She and her daughter had also spent hours hand-rolling two heaping platters of glistening, stuffed grape leaves, which they set on a long table loaded with other Syrian delicacies.
It was important to Khalaf to feed the guests from CBC at her Halifax home. The table spoke of a family, which includes six children, eager to share their happiness with others.
It was all so different 16 months ago.
“When we left Syria, we left it in a state of war. All our morales were really very degraded,” Khalaf said through an interpreter. Now she feels “stable and settled.”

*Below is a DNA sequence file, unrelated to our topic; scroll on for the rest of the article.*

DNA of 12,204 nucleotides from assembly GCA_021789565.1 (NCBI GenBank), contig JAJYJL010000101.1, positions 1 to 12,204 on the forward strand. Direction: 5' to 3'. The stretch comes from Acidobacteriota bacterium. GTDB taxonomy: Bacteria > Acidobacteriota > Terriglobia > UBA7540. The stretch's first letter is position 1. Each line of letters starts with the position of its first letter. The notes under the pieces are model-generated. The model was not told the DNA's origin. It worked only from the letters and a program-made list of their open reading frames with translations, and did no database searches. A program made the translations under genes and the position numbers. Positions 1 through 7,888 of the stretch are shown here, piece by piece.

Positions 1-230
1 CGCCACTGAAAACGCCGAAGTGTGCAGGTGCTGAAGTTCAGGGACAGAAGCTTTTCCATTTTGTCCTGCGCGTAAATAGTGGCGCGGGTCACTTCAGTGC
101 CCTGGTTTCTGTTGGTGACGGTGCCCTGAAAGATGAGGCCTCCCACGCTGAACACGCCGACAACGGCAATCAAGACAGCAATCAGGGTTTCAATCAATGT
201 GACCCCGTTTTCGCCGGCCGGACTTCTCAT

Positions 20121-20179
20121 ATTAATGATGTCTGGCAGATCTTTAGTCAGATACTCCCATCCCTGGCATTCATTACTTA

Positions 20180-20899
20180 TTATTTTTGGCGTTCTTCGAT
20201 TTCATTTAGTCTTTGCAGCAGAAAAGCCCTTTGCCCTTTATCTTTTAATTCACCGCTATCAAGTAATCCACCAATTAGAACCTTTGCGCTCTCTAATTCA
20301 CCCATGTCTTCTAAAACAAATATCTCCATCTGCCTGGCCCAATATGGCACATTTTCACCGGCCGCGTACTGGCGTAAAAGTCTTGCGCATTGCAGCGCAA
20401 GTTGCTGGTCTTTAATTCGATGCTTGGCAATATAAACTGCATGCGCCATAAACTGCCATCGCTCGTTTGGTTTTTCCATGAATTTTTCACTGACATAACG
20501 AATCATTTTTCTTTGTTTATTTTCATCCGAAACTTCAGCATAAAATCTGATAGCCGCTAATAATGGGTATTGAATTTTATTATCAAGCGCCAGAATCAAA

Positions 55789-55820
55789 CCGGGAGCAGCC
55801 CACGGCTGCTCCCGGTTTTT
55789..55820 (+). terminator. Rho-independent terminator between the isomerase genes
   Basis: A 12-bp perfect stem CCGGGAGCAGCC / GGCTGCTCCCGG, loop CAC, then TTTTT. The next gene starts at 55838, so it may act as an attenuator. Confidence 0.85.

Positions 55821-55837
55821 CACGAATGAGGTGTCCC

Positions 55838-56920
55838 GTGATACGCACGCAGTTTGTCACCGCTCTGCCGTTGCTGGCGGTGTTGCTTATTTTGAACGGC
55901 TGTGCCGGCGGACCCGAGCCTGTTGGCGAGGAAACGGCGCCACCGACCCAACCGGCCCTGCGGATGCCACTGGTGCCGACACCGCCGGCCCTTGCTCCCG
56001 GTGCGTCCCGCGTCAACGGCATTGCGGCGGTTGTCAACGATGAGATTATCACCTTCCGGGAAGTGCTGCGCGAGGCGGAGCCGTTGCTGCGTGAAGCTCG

“I found my life right here,” she said.
Khalaf and her family are among the 1,475 Syrian refugees who helped push Nova Scotia’s population to an all-time high last year of 947,284 people.
“The Syrian cohort alone actually changed the trajectory of population growth in the province to a positive gain, rather than a loss of population,” said Dalhousie University sociologist Howard Ramos.
The question now: How many will stay?